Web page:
Storyteller Won Fame With 'Angela's Ashes'

Frank Mccourt 1930 - 2009

July 20, 2009|By Rinker Buck | Rinker Buck,Tribune Newspapers

Frank McCourt, the Irish-American storyteller who parlayed the miseries of a Limerick upbringing into an extraordinary late-life literary blooming, died of cancer Sunday in New York City.

Mr. McCourt, 78, had spent the past 13 years buoyantly touring the globe on reading tours and writing two sequels to his 1996 best-seller, Angela's Ashes, which sold more than 5 million copies and was translated into more than 20 languages.

He had been undergoing treatment for skin cancer in recent years and been released in early June from New York's Memorial Sloan Kettering Center to recuperate at his Roxbury, Conn., home. Two weeks ago he was diagnosed with meningitis, a frequent complication of patients whose immune systems are compromised by cancer treatment. Mr. McCourt was moved to a New York hospice where, over the past few days, family and friends from around the world had gathered at his bedside.

He considered his public speaking prowess inseparable from his role as a writer and accepted several invitations a year to appear at charitable fundraisers and writing workshops at Connecticut's community college campuses. His name on the marquee of the Warner Theater in Torrington or Hartford's Bushnell guaranteed a sellout audience.

In private conversations, as well as before audiences, Mr. McCourt was an effortless, comic entertainer. The essence of his storytelling success was an exacting verbal parody. Whether he was mimicking a British aristocrat defending the persecution of the Irish, or the unctuous "droning" of Irish Catholic priests, Mr. McCourt's intonation and timing were both flawless and fatally sarcastic. He loved to lampoon himself, an appealing self-deprecation that took the edge off his mordant stereotypes of others. His stories about working at the Biltmore hotel in New York, where he was assigned to feed the birds in the lobby (the birds died), or of training U.S. Army dogs in Germany (the dogs would only attack him), reduced his audiences to tears of laughter.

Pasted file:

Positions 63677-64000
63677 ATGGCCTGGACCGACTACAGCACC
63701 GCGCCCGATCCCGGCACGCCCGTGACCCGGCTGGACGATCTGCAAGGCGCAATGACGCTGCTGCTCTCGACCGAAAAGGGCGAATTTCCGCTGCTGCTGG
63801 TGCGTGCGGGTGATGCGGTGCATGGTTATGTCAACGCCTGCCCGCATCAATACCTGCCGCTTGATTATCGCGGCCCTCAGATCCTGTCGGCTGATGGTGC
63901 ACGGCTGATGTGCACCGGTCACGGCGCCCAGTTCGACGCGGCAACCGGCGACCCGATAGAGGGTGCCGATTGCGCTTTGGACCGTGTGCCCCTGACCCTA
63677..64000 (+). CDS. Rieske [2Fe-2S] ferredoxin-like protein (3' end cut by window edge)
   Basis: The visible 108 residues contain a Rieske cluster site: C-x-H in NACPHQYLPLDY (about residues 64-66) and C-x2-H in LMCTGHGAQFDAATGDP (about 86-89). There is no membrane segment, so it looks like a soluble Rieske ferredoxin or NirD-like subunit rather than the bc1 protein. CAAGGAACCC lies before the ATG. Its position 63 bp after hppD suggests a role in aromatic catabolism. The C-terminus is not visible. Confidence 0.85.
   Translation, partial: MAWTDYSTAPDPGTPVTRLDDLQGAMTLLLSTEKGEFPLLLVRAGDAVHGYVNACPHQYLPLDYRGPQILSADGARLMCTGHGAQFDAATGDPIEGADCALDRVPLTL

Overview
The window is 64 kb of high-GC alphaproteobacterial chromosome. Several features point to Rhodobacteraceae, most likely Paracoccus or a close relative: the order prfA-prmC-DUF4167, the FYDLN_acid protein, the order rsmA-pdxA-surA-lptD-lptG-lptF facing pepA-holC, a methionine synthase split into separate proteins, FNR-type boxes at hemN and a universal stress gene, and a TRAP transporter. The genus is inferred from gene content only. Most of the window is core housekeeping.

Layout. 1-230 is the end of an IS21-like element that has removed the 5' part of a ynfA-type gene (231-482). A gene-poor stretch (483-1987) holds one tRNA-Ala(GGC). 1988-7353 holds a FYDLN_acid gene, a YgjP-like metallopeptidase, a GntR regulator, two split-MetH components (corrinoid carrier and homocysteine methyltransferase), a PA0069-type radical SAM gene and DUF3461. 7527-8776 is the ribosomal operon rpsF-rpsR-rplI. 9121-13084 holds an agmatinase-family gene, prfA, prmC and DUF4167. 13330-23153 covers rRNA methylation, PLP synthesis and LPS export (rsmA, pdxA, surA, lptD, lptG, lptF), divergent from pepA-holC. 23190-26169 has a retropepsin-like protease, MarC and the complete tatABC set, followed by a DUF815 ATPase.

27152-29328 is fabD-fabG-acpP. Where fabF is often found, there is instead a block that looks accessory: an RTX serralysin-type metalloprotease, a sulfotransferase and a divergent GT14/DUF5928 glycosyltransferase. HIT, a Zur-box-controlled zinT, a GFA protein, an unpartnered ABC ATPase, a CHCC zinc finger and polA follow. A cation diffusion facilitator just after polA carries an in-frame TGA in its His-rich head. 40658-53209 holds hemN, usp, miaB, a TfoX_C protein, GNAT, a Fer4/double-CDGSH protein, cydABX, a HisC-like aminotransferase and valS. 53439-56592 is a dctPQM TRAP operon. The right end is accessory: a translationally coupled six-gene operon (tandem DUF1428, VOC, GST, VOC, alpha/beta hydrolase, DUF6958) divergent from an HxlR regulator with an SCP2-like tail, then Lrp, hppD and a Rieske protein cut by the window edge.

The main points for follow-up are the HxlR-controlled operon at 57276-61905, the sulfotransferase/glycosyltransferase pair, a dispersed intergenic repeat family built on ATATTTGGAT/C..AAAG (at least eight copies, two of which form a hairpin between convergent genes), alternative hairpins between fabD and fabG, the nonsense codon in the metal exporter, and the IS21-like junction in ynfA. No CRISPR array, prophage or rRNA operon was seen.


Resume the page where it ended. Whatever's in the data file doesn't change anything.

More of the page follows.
Mr. McCourt's life, in a way, was one long rehearsal for Angela's Ashes. Long before the book catapulted him to international fame, he was well known in New York literary and theater circles for performing a hilariously madcap version of his Limerick stories, a "Couple of Blagards," with his brother Malachy.

He also enjoyed a devoted following among high school students in New York, where, as a creative writing teacher, Mr. McCourt relieved the tedium of weekly classes by entertaining his classes with the tragicomic tales of his Irish youth. It was only after quitting teaching in the early 1990s, encouraged by family and friends, that he found the time and discipline to turn 30 years of performing his Limerick tales into the written jewel of a first memoir, published when he was 66.

McCourt was born in 1930 in Brooklyn, N.Y. Unable to find work in Depression-era New York, the McCourts moved back to Limerick when Frank was 4, sinking even deeper into poverty and the unending litany of woes that became the narrative material of Angela's Ashes: alcoholism, unemployment and the inventive, minor crimes that the teenage Mr. McCourt indulged in in an increasingly pathetic attempt to support his family.

Angela's Ashes won the Pulitzer Prize in 1997 and numerous other literary awards, and spent 117 weeks on The New York Times best-seller list, making Mr. McCourt a wealthy man and a popular figure on the national reading circuit.

When he died, Mr. McCourt said, "I don't want funeral services or memorials. Let them scatter my ashes over the Shannon and pollute the river."

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